By Qinisani Qali Ndlovu
The name Genius Ginimbi Kadungure (May His Soul Rest In Eternal Peace) may have been synonymous with entertainment, punctuated by super cars, lavish parties and the finest of French liquid courage.
This caught the attention of many Zimbabweans, however, I was drawn towards the neighbourhood, communal tenure system and the massive structure the man called home. The architecture, aesthetics and ambience of the mansion are the dreams of many Zimbabweans. In death many saw a cult hero, who inspired hope for the least educated and proved that anything is possible with determination.
I had a slightly different view about the late, here was a man who normalised working in the city and living in a peri-urban settlement, completely decolonising urban living.
A youth who, in an era where such areas are reserved for our parents and grandparents, defied the status quo that the successful stay in the cities. In an era where the young urban professional fancies, a high end apartment or house tucked away in the leafy suburbs of the city, while frowning upon communal lands.
Then it hit me, could peri-urban settlements be the answer to the growing urbanisation problem amongst the youth in Zimbabwe?
Urbanisation, is described as the inward mobility of people into cities, the United Nations posits that from 2010 to 2050, Africa’s urban dwellers are expected to increase from 400 million to 1.26 billion.
The bulk of these being youths, who unlike the late Kadungure, cannot claim homeownership later on a piece of land. As of 2015, 67.7 percent of Zimbabwe’s population was said to be under the age of 35.
The term youth in this context is guided by the African Youth Charter which states that a youth is an individual between the ages of 15-35.
The growth of the urban population gives birth to a myriad of challenges, chief among these being access to land for housing.
It is common knowledge that the housing backlog in Zimbabwe is north of 1 million, largely informed by the waiting lists obtained from local authorities.
It has to be pointed out that the waiting list is flawed in itself owing to a number of factors, such as that it does not account for those who have not bothered to register with their local councils due to poor land and housing delivery.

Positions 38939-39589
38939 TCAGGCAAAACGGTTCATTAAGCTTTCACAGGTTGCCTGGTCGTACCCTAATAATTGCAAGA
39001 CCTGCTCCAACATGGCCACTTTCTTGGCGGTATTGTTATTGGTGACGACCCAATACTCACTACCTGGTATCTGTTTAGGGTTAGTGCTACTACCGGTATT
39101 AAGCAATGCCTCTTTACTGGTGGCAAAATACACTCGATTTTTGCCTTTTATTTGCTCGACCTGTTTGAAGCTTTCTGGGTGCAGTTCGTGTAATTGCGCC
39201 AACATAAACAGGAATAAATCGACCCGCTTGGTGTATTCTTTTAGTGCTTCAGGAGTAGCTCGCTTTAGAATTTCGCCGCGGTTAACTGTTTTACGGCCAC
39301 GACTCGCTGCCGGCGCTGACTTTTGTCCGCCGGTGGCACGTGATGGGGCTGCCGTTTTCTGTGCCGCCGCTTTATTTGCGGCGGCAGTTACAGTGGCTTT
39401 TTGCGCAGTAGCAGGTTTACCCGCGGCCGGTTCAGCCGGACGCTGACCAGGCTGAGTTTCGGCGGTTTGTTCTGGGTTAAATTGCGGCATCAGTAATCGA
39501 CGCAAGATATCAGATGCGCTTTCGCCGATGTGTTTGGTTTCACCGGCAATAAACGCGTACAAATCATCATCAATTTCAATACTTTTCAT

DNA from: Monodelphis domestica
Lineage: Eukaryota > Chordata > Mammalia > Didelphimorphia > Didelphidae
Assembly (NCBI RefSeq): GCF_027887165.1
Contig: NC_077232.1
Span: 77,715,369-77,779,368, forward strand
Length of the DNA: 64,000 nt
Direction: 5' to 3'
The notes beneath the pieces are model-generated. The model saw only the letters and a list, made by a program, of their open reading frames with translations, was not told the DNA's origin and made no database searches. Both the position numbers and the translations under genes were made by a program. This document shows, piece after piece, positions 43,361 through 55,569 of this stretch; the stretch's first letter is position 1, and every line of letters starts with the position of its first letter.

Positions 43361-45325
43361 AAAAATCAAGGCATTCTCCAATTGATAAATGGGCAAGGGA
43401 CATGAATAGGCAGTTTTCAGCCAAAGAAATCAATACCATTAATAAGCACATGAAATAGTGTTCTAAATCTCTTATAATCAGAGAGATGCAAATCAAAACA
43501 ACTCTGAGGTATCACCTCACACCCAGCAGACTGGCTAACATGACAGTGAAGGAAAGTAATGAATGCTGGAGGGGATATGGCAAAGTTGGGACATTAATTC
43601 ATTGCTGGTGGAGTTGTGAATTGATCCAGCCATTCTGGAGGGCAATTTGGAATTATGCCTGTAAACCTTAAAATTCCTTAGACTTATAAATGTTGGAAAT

From the figures put forward in this discussion, it becomes clear that the youth dominate waiting lists across the country, and judging from housing delivery are likely to migrate into adulthood without owning land or a house.
Peri urban refers to the interaction of the border of a city with its periphery settlements and are governed by a system of communal land tenure and customary land tenure (overseen by usabhuku), while in some instances administration of the land is done by Rural District Councils (RDC).
Formerly known as native reserves the name was changed to communal areas just after independence, though they may vary in distance and radius, the main economic activities are farming and animal rearing.
They are characterised by bigger stands/lots compared to urban areas, just to paint a picture to support this, the land on which the late Kadungure built his mansion is said to be equivalent to 54 high density stands.
Examples of peri urban settlements include the now famous Domboshava, Ruwa, Ntabazinduna and Esigodini just to name a few.
Exchanges of land within a customary tenure system involves inheritance of land through tribal lineage, or through cash sales, and renting.
Construction material quantities and costs in urban areas and communal areas remain the same depending on soil types, quality and location of material manufacture. The most common sewer system is the sceptic tank with boreholes/wells and storage facilities such as jojo tanks providing sources of water.
Lighting in many peri urban areas is supplied by ZESA, but off grid solar systems provide an alternative for those who can afford.
The red tape that is associated with construction in urban areas does not apply to Rural District Council areas or Communal areas, for instance the price of inspection fees in Esigodini is slightly cheaper than the fees one would pay in Bulawayo.
In communal areas, there is no height restriction when building a residential, whilst in urban areas only medium and low density areas have permission.
With a favourable economic climate leading up to 2030 and slow housing provision in urban areas, many youths might just see communal areas in a whole new light.
Ruwa, Umguza, Ntabazinduna and Esigodini, might experience migrant influx and rise in communal land transactions.
If ever there is a paradigm shift amongst youths in Zimbabwe when it comes to peri urban housing development, the late Genius Kadungure should be credited with making life “emakhaya” trend and look cool. SundayNews.